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Senators Urge Troop Pullout, Limited Mission in Iraq

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Senators Urge Troop Pullout, Limited Mission in Iraq


Senators Urge Troop Pullout, Limited Mission in Iraq

Senators Urge Troop Pullout, Limited Mission in Iraq

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  • <iframe src="" width="100%" height="290" frameborder="0" scrolling="no" title="NPR embedded audio player">
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Democratic Sen. Jack Reed of Rhode Island discusses the Defense Authorization Bill. He and Michigan Sen. Carl Levin have proposed an amendment that calls on President Bush to begin pulling out troops in 120 days and maintain a limited mission by April 2008. Reed spoke with Renee Montagne.


We turn now to Senator Jack Reed. The Rhode Island Democrat just completed his 10th trip to Iraq. He returns to the Senate as it takes up debate on amendments to a defense spending bill. Along with fellow Democrat Carl Levin, Senator Reed is sponsoring one of those amendments. It calls for the reduction of U.S. troops in Iraq and a limited military presence there by the spring of 2008.

Senator Reed joins us now on the line. Good morning.

Senator JACK REED (Democrat, Rhode Island): Good morning.

MONTAGNE: Now, Senator Reed, should it pass, your proposal calls for a reduction and redeployment of U.S. troops in Iraq to begin within four months. And that's a pretty short timeframe. How many troops would stay and what would they be doing?

Sen. REED: Well, the legislation significantly initiates a point at which American troops would begin to reduce, but it doesn't specify the precise timing or the precise number of troops that will begin the withdrawal. It does, though, suggest - in fact, it would require a transition by April 2008 to three distinct missions.

First would be force protection, which is necessary for our forces. Second, counter-terrorism, going after those al-Qaida elements and other international terrorists. And three, continue to train Iraqi security forces so they can maintain the security of their own nation.

MONTAGNE: Let's talk briefly about counter-terrorism efforts, one of the three you just talked about. We just heard John Burnett say that al-Qaida was the minority in terms of the fighters but the best trained. How do you mount a different fight against terrorism in Iraq when al-Qaida can be found throughout Iraq and in Baghdad?

Sen. REED: Well, we have, I think, to continue to put the pressure on al-Qaida and not just within Iraq and with - but throughout the world. And you have to develop the intelligence, target their locations, target their methods of operation. We use primarily our special operations forces to go after them and to continue to put the pressure on.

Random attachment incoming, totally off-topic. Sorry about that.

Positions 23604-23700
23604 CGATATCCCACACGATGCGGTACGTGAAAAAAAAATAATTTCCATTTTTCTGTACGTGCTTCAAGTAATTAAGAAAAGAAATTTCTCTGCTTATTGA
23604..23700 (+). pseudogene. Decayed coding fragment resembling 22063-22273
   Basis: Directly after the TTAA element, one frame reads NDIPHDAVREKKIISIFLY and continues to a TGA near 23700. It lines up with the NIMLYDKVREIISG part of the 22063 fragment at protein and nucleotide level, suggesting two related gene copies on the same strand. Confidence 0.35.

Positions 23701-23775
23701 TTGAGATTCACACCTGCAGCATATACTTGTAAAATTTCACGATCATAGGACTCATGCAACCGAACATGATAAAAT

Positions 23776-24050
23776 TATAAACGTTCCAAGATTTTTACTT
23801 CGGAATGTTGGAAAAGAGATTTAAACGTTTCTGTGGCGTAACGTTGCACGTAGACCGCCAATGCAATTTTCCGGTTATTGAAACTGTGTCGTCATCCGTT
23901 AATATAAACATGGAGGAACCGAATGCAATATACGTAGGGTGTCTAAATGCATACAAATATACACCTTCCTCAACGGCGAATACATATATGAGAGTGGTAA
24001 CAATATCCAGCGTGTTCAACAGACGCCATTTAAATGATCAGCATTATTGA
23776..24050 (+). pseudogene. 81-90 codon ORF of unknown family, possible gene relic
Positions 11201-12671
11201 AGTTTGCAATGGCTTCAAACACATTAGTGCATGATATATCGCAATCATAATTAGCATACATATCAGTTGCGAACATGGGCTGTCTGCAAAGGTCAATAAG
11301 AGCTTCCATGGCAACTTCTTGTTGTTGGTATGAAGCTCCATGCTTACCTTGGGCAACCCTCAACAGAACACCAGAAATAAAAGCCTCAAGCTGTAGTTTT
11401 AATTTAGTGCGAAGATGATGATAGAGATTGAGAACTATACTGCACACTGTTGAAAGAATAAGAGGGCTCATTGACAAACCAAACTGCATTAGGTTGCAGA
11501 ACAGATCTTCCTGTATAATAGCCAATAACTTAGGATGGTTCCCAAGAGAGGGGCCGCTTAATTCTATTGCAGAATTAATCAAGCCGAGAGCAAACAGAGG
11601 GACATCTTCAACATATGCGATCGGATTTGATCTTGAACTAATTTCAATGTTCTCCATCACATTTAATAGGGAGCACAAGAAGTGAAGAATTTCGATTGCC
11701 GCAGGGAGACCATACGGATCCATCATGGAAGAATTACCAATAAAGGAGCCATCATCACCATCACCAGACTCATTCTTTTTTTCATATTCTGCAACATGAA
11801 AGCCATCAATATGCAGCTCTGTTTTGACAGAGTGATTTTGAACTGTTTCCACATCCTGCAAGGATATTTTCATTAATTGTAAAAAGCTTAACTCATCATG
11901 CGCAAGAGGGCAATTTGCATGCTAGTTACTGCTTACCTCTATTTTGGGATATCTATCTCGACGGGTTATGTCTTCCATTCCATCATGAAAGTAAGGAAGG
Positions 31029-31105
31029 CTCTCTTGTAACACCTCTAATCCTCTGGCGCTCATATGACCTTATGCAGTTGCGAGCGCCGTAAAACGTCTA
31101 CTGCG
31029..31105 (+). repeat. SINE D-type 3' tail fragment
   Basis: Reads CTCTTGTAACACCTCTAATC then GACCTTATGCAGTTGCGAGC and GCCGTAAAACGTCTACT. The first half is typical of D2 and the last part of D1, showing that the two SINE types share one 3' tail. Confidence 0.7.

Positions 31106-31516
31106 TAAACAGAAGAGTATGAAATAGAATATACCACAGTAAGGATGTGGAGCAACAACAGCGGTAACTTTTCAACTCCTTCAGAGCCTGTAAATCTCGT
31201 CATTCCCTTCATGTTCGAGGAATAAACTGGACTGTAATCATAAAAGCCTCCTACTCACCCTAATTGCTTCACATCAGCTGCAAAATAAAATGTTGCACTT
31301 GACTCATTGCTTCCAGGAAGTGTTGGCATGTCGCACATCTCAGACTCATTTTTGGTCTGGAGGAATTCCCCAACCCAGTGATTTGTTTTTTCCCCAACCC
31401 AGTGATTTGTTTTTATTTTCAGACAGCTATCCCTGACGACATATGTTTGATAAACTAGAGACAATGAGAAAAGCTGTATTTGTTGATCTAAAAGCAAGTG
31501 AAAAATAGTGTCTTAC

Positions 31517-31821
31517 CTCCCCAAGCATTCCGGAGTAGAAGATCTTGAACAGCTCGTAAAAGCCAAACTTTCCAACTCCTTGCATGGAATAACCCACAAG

What is complicated is, and what your reporter indicated is, that all the violence is not attributed directly or solely to al-Qaida. There is the other Shia militias. There are Sunni - in the form of Baathist elements that are not particularly related with al-Qaida but they're still actively contesting our presence and the presence of the Iraqi government.

But the key here is to go after those terrorists who are not part of the struggle for, essentially for Iraqi control but they're more in line with the al-Qaida international terrorists. And that's done principally by intelligence and special operations.

MONTAGNE: Now, when you were in Iraq this past time, you spoke with Ambassador Ryan Crocker. He's had 30 years experience in the Middle East. He warned that things could get much worse in Iraq if the U.S. scales back substantially or quickly. How do you ensure that withdrawing or redeploying doesn't further destabilize Iraq and the region?

Sen. REED: Well, what we do is important and how we do it is just as important. That's why these warnings about a precipitous withdrawal and immediate, instantaneous withdrawal I think have some resonance. But the proposal that we're suggesting calls for a careful and phased redeployment with continuing missions. And I think that is the best way to deal with the issue of reducing our forces and also focuses on those areas, which, in the long run, I think are most complementary to what the Iraqis are doing, and two, can be sustained. And sustained in two significant ways. One, sustained because of our overall manpower constraints. There is no way that as of next spring we can maintain 160,000 troops on the ground unless we adopt some draconian personnel policies. Long, long tours, not 14 to 15 months but 18 months…

MONTAGNE: Senator?

Sen. REED: Yes?

MONTAGNE: Sorry, we're running out of time. And the second way - very quickly.

Sen. REED: And the second way, I think, is to sustain the public support, which is eroding rapidly. I think the American public needs a new direction. And that new direction I hope this is embodied by our legislation.

MONTAGNE: Thank you very much. Senator Jack Reed is a member of the Senate's Armed Services Committee. He just returned this week from his 10th visit to Iraq. And you can read about some of the Senate amendments on Iraq at

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